The costs of healthy eating are too much for several school districts that want out of the federal school lunch program.
FOX's Rick Leventhal reports that smaller portions and more fruits and vegetables are not going over well with school children, and some schools are saying they can't afford to serve food that students will not buy or eat.
The Healthy Hunger-Free Kids Act of 2010 instituted regulations that aim at reducing childhood obesity. Under this, cafeterias must serve larger portions of fruits and vegetables and use more whole grains and less salt. This means trimming entrees to roughly half a slice of pizza, or a sandwich with a single slice of deli meat.
In some districts, as many as half the students stopped buying these meals. In doing so, they created tens of thousands of dollars in deficits.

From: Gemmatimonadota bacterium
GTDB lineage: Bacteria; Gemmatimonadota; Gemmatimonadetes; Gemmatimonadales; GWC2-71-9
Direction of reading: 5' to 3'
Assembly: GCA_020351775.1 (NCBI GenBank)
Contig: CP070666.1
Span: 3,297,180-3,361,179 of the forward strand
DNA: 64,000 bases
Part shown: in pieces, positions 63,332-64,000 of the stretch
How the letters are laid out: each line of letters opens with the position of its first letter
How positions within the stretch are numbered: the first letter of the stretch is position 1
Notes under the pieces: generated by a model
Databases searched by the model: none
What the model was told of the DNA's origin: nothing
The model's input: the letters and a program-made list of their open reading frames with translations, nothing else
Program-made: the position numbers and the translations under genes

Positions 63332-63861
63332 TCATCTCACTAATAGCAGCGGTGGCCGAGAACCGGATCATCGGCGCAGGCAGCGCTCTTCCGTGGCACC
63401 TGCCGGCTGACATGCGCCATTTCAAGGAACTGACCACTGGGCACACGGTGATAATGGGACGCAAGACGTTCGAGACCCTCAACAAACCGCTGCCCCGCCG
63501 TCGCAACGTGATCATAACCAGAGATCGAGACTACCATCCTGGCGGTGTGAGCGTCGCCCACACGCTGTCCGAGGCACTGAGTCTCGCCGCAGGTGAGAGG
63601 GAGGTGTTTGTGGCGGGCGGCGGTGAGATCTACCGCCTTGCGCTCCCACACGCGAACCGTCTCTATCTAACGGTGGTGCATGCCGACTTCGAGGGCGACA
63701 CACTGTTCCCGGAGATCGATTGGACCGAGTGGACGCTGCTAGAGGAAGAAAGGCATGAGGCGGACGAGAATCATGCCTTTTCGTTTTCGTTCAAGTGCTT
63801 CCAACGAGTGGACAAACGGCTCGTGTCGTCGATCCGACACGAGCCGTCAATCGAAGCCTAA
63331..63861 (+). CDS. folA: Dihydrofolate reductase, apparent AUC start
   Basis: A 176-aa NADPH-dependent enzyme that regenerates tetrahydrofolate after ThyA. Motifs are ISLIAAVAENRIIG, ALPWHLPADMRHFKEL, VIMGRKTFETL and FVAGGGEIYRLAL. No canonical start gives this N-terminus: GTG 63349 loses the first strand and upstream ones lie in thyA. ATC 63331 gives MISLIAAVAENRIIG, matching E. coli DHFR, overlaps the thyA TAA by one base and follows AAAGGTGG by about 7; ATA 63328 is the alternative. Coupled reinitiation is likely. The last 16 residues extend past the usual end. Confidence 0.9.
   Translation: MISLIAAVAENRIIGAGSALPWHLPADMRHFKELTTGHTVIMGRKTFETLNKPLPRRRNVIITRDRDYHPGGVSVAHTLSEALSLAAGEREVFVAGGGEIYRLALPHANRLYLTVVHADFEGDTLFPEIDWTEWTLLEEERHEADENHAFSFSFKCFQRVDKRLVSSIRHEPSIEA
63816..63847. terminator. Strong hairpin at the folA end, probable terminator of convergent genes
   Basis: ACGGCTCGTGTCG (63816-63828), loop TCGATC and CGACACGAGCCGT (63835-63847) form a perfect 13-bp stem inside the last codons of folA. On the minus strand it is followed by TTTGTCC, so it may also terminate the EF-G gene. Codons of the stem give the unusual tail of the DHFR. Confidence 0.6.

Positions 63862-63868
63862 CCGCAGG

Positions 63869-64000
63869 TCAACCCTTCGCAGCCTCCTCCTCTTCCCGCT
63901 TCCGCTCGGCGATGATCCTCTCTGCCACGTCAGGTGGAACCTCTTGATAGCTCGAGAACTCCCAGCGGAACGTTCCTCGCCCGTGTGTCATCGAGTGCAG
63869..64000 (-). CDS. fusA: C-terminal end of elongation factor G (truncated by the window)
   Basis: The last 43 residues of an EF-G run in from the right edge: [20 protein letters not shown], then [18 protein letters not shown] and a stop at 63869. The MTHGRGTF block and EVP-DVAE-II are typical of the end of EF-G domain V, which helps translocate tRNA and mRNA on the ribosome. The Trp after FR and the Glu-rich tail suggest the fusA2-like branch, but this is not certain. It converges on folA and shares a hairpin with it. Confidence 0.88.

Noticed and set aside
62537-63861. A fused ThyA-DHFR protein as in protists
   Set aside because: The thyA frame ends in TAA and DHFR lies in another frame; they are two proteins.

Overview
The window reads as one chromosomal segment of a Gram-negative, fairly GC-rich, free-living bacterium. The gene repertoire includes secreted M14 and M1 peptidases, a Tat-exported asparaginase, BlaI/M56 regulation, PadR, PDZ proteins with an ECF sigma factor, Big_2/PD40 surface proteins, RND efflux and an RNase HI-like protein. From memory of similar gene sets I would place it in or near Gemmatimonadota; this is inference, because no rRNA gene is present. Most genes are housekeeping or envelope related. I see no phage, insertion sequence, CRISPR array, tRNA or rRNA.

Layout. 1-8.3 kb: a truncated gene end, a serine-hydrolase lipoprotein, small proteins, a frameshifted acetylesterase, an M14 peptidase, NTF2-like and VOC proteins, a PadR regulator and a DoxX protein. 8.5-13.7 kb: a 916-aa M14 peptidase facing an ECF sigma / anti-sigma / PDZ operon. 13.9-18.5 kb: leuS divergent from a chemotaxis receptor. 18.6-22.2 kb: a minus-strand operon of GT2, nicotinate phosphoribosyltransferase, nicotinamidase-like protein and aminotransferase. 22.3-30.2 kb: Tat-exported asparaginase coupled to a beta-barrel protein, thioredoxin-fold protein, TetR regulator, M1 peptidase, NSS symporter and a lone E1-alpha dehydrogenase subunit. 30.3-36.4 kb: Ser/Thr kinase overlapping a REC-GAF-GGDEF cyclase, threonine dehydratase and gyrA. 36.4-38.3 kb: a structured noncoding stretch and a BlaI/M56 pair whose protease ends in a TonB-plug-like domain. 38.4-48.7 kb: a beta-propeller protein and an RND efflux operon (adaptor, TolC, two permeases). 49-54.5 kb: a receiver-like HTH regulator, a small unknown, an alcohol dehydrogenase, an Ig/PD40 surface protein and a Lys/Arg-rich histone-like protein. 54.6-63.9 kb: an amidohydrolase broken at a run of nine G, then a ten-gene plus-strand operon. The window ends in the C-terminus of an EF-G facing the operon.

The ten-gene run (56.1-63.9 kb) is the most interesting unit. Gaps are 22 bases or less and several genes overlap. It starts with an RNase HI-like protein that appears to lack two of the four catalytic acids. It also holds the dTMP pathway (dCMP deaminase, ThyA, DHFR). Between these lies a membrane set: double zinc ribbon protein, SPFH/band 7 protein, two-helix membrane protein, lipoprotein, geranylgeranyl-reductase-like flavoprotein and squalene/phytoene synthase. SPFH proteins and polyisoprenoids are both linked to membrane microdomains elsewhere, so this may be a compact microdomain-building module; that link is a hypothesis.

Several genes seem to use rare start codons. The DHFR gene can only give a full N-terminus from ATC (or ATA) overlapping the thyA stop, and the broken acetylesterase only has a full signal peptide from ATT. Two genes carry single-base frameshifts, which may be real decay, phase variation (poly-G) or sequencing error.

Districts like Voorheesville, New York opted out of the federal program. They created their own menus without the federal subsidies, but still are trying to stay healthy while offering more of what kids want.
However, areas with high poverty levels depend on federal subsidies to pay for the meals and cannot afford to opt out.
The U.S. Department of Agriculture recently released a statement which reads in part:
"USDA encourages the few eligible school districts that have chosen not to participate in the National School Lunch Program to take steps to ensure all children will still have access to healthy, affordable meals during the school day."
The vast majority of school districts are still taking part in the National School Lunch Program.